Drug Development News -- 2009 NACFC
Nov. 2, 2009 | 3 min read

The drug development news highlighted at this year's North American CF Conference focused mainly on clinical trials sponsored by the CF Foundation.

In particular, results from two clinical trials took center stage during key plenary sessions of the conference. The studies focused on the best way to treat Pseudomonas aeruginosa, a type of bacteria that often lives in the lungs of people with CF and causes lung infections.

Previous studies showed that the antibiotic azithromycin improved lung function and reduced exacerbations in people with CF who are chronically infected with Pseudomonas aeruginosa. Using azithromycin has become a standard of care across the United States for CF patients who are chronically infected with P. aeruginosa.

The most recent studies presented at NACFC were the Azithromycin Follow-up Trial, known as MAC 004, and the Early Pseudomonas Infection Control trial, or EPIC.

The MAC 004 trial looked at using the antibiotic azithromycin in people with CF age six to 18 who are not infected with Pseudomonas aeruginosa.

“The types of infection that people with CF get vary with age,” explained Lisa Saiman, M.D., professor of clinical pediatrics at Columbia University and a lead investigator of the MAC 004 trial. “While Pseudomonas aeruginosa can occur in very young infants, it actually increases in frequency until the age of about 25 when approximately 80 percent of people with CF are infected with Pseudomonas aeruginosa.”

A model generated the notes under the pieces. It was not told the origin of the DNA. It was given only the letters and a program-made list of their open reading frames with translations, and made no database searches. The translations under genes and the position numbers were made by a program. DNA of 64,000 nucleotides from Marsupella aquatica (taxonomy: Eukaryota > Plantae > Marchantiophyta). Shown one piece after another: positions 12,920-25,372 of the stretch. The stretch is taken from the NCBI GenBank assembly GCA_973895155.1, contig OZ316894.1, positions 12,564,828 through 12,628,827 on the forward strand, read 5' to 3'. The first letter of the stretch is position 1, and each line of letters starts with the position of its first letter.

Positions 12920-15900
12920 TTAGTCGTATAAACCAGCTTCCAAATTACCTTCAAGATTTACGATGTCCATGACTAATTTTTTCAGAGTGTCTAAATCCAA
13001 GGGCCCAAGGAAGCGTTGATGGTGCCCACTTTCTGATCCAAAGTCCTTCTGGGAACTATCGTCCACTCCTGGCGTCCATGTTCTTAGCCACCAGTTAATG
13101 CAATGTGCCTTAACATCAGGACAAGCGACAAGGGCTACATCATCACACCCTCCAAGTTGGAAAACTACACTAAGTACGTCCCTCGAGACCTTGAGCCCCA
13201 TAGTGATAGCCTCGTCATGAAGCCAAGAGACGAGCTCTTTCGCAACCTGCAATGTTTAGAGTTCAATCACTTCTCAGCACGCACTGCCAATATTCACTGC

It is important for researchers to learn more about how to manage children with CF who are not infected with P. aeruginosa.

New data from the MAC 004 trial presented at NACFC showed that azithromycin reduced the number of lung exacerbations in people with CF by approximately 50 percent. It also led to an improvement in weight gain. Azithromycin may prove to be an important treatment for children who are having frequent lung exacerbations.

The EPIC trial was also highlighted during a plenary session. This trial examined how often antibiotics should be used to try to eliminate Pseudomonas aeruginosa when it is first detected in people with CF age one to 12 years.

The study looked at two different approaches.

  • The first approach focused on treating CF patients with antibiotics only if they tested positive for Pseudomonas aeruginosa.
  • The second approach provided CF patients with antibiotics regularly (every three months) in hopes of better clearing and preventing a recurrence of Pseudomonas aeruginosa.

“The trial showed that both of the approaches worked,” said Bonnie Ramsey, M.D., professor of pediatrics at the University of Washington and a principal investigator of the EPIC trial.

“Since the data was just released at this conference, we're analyzing the results. But it appears that the preventative approach does no better than treating CF patients only when Pseudomonas aeruginosa is detected.”

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